From The Texas Tribune:
The officers in the hallway of Robb Elementary wanted to get inside classrooms 111 and 112 — immediately. One officer’s daughter was inside. Another officer had gotten a call from his wife, a teacher, who told him she was bleeding to death.
Two closed doors and a wall stood between them and an 18-year-old with an AR-15 who had opened fire on children and teachers inside the connected classrooms. A Halligan bar — an ax-like forcible-entry tool used by firefighters to get through locked doors — was available. Ballistic shields were arriving on the scene. So was plenty of firepower, including at least two rifles. Some officers were itching to move.
One such officer, a special agent at the Texas Department of Public Safety, had arrived around 20 minutes after the shooting started. He immediately asked: Are there still kids in the classrooms?
“If there is, then they just need to go in,” the agent said.
Another officer answered, “It is unknown at this time.”
The agent shot back, “Y’all don’t know if there’s kids in there?” He added, “If there’s kids in there we need to go in there.”
“Whoever is in charge will determine that,” came the reply.
The inaction appeared too much for the special agent. He noted that there were still children in other classrooms within the school who needed to be evacuated.
“Well, there’s kids over here,” he said. “So I’m getting kids out.”
The exchange happened early in the excruciating 77 minutes on May 24 that started when Salvador Ramos, who had just shot his grandmother in the face, walked through an unlocked door of Robb Elementary, encountering no interference as he wielded an AR-15 he had bought eight days earlier. At the end of those 77 minutes, 19 students, including the daughter of one of the officers stationed in the hallway, and two teachers were dead or dying. Others sustained serious physical injuries; the emotional and psychological ones will last for life. It was the deadliest school shooting in Texas history.
But during most of those 77 minutes, despite the urgent pleas from officers and parents amassed outside, officers stayed put outside rooms 111 and 112, stationed on either end of a wide hallway with sky blue and green walls and bulletin boards displaying children’s artwork. Ramos fired at least four sets of rounds — including the initial spray of fire that likely killed many of his victims instantaneously.
After the special agent’s comment, nearly another hour passed before a tactical team from the Border Patrol breached the classroom doors and killed the gunman.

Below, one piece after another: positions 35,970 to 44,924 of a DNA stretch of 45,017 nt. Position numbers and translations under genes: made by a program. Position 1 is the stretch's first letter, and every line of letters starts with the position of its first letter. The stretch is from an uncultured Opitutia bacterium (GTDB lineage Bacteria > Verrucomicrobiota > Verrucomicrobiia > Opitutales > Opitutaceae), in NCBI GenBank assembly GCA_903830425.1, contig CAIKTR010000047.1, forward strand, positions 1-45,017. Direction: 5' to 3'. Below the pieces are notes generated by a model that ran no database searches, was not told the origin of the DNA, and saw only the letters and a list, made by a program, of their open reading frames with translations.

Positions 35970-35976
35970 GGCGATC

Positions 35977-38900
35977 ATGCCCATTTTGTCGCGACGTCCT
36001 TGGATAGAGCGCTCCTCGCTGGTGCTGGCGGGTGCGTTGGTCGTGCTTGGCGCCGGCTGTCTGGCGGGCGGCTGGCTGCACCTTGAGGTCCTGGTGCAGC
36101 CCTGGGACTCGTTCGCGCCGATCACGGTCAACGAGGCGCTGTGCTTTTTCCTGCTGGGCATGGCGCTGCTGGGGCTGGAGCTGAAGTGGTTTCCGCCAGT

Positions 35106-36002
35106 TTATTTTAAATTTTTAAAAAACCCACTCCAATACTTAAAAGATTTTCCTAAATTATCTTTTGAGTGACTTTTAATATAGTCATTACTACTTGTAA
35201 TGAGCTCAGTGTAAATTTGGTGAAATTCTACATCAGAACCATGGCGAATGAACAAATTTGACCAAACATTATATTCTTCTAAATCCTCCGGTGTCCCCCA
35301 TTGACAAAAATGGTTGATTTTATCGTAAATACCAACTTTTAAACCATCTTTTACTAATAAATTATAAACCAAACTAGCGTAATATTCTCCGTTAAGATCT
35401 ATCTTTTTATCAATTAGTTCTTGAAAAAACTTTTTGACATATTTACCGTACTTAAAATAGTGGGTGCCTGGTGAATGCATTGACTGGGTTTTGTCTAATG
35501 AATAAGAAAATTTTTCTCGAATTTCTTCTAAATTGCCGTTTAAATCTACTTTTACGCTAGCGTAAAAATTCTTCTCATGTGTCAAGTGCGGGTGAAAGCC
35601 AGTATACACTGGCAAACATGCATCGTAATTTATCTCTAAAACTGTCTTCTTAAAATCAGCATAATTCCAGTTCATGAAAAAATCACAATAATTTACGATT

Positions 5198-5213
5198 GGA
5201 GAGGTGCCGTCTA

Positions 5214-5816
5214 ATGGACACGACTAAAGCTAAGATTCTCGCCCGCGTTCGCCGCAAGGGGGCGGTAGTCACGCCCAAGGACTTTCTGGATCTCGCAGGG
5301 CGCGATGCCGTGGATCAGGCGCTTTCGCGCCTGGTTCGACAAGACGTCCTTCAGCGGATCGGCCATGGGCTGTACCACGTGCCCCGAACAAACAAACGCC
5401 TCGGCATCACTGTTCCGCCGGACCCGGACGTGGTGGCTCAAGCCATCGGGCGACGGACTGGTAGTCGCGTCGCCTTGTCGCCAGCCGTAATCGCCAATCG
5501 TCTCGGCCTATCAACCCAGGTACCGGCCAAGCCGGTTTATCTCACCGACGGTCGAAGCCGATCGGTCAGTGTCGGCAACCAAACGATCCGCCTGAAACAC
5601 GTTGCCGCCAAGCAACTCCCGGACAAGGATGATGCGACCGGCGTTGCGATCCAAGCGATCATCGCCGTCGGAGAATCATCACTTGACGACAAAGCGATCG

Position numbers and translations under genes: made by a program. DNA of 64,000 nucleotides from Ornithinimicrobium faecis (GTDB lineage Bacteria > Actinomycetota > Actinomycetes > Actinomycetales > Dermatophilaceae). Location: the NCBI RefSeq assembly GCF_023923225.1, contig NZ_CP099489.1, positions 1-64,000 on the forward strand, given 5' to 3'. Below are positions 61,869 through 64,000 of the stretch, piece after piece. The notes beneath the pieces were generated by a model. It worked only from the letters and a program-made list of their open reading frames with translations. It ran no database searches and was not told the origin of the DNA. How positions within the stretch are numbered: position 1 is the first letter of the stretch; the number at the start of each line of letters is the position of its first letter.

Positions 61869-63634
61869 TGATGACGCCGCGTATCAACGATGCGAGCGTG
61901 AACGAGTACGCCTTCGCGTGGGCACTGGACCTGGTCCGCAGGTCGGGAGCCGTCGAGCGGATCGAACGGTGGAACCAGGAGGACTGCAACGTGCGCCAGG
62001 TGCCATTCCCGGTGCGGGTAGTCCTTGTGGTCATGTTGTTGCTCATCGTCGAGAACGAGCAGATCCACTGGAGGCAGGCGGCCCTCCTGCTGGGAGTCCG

In the weeks since the tragedy in Uvalde, questions have swirled around the actions of police and whether some lives could have been saved if officers confronted the barricaded gunman sooner. Authorities have shared conflicting information about who was in charge, who confronted the shooter and when. A debate over whether the locked classroom doors could be breached gave way to the discovery that they may never have been locked at all.
Revelations have trickled out in the press: The New York Times has described officers’ doubts about the decision to wait; breakdowns in communications and tactics; and the fact that officers held off from the confrontation even though they knew people were injured, and possibly dying, inside. The San Antonio Express-News reported that there is no evidence that officers tried the doors on rooms 111 and 112 — contradicting a key assertion by the Uvalde schools police chief, Pete Arredondo, who told The Texas Tribune that officers tried the doors, found them locked and had to wait for a master key to unlock them. On Monday evening, the Austin American-Statesman and KVUE-TV revealed that the officers, in effect, had more than enough firepower, equipment and motivation to breach the classrooms.
Meanwhile, at least three investigations — by the U.S. Department of Justice, the Texas Legislature, and the local district attorney, Christina Mitchell Busbee — are reviewing records and interviewing witnesses to evaluate the law enforcement response. Public understanding of the response to the tragedy has been marred by refusals by state and local agencies to release public records, efforts by local officials to bar journalists from public meetings, and the closed-door nature of the hearings held by state lawmakers. The secrecy has already prompted Texas Monthly to ask, “Will We Ever Know the Truth About Uvalde?”